racism

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racism

A conscious or unconscious belief in the superiority of a particular race, which may lead to acts of discrimination and unequal treatment based on an individual’s skin colour or ethnic origin or identity.
Segen's Medical Dictionary. © 2012 Farlex, Inc. All rights reserved.

ra·cism

(rā'sizm)
Attitudes, practices and other factors that discriminate against people because of their race, color, or ethnicity.
Medical Dictionary for the Health Professions and Nursing © Farlex 2012
References in periodicals archive ?
The racializing gaze of negrophobia does not simply objectify him.
This updated Fanon is a fierce critic of South Africa's branch of the global post-colonial ruling classes, with the ANC exposed as post-independence nationalists colluding in the rise of "chauvinism, negrophobia, and finally racism" (Mbembe 2011); as speaking in a political discourse deaf to the "genuine issues that affect the people every day--water, electricity, education, land, housing" (Likode 2006, 187); and as profiting via "a neoliberal economic project that only 'empowers' a thin layer of African and Indian elites" (Gibson 2008, 9).
In his essay, Wegner sums up the Negrophobia of the period: "The Spanish-American War, by inciting a patriotic martial frenzy throughout the nation, had completed the South's post-Re-constructionist rapprochement with the North, at the expense of its black citizens." Wegner also discusses Charles Chesnutt's 1899 The Marrow of Tradition, which is based on the Wilmington Riots.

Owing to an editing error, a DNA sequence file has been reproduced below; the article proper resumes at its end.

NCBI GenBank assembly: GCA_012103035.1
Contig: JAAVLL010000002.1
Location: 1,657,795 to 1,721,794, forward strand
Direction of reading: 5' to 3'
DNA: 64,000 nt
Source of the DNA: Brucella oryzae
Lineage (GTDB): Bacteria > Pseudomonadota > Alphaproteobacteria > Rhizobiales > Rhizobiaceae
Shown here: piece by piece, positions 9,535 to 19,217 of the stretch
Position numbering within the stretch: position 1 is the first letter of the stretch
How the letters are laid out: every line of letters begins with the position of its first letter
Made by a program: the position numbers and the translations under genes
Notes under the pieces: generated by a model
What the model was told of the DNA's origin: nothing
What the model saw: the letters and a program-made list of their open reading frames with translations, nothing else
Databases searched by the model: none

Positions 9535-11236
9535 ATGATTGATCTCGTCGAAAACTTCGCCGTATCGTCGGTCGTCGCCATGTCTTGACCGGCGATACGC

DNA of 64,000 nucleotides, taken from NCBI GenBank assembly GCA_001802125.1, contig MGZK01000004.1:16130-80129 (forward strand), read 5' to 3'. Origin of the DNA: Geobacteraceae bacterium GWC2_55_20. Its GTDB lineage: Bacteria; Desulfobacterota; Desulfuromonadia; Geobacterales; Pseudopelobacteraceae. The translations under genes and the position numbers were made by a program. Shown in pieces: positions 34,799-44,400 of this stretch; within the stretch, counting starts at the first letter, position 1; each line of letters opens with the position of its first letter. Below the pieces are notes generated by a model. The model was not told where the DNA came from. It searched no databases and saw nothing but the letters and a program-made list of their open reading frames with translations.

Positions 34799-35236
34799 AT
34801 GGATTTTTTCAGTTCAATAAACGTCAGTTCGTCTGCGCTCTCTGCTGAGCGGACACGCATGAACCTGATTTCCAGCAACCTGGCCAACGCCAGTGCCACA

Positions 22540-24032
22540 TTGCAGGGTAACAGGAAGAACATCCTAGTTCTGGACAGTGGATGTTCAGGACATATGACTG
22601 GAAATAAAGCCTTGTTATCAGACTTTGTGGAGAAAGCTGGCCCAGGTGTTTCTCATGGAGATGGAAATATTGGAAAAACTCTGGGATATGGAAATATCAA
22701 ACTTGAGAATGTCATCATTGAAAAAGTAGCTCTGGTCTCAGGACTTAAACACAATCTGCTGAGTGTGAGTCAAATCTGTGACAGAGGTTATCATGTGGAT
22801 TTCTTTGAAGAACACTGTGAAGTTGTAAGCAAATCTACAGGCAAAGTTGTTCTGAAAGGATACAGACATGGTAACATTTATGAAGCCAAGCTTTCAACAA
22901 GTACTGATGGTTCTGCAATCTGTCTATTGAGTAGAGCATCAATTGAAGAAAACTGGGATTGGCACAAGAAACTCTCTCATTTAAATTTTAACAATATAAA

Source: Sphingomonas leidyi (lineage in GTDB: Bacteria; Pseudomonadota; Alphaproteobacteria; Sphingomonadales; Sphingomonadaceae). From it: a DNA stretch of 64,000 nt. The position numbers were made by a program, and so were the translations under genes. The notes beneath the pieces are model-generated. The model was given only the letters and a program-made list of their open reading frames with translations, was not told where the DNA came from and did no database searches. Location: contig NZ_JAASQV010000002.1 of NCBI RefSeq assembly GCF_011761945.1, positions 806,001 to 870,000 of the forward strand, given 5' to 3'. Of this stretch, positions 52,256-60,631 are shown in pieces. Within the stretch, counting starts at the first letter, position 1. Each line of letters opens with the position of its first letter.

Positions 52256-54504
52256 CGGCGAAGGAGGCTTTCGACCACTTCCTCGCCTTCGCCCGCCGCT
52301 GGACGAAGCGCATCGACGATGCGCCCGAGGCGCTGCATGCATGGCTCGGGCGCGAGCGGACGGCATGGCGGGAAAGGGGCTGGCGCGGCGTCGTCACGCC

Fanon's unsympathetic discussion of Capecia's "Negrophobia" has drawn sharp criticism from feminist scholars that T.
By the mid 1920s, their migrations precipitated what Matthew Guterl has labeled a "southernization of northern racial discourse," in which a "southern tradition of negrophobia" supplanted Northern nativist fears of racialized new immigrant groups (12, 13).
When Nia talks about her love for "red ribbons" (56), once denied her by her mother who thought Nia "too black to wear red" (56), she exposes the painful, maternal Negrophobia inculcated by white supremacist culture.
If I summon the shape of a woman, it's because the "racism" that women suffer stems from the same causes as Negrophobia: the body, the sex.
Every white American poet should write a poem titled "Negrophobia" and every brown American poet should write a poem titled "SnowBlind: My Time Among the WASPS." If we can't wade into the subject and splash around in it, we will never find any truths but apology and blame, and there are more interesting, acute, and useful truths to find.
Nash, the racial animus that characterized antebellum Philadelphia was fueled by a "Negrophobia preached from the middle and the top." The abolitionists' influence in the city notwithstanding, no publisher in Philadelphia was willing to put his imprimatur on the controversial Uncle Tom's Cabin, and one foreign traveler observed that "Colorphobia is more rampant here than in the pro-slavery, negro-hating city of New York." (3)
argues convincingly that the segregationist scientists and their friends were white supremacists whose Negrophobia and conspiracy theories were laced with anti-Semitism.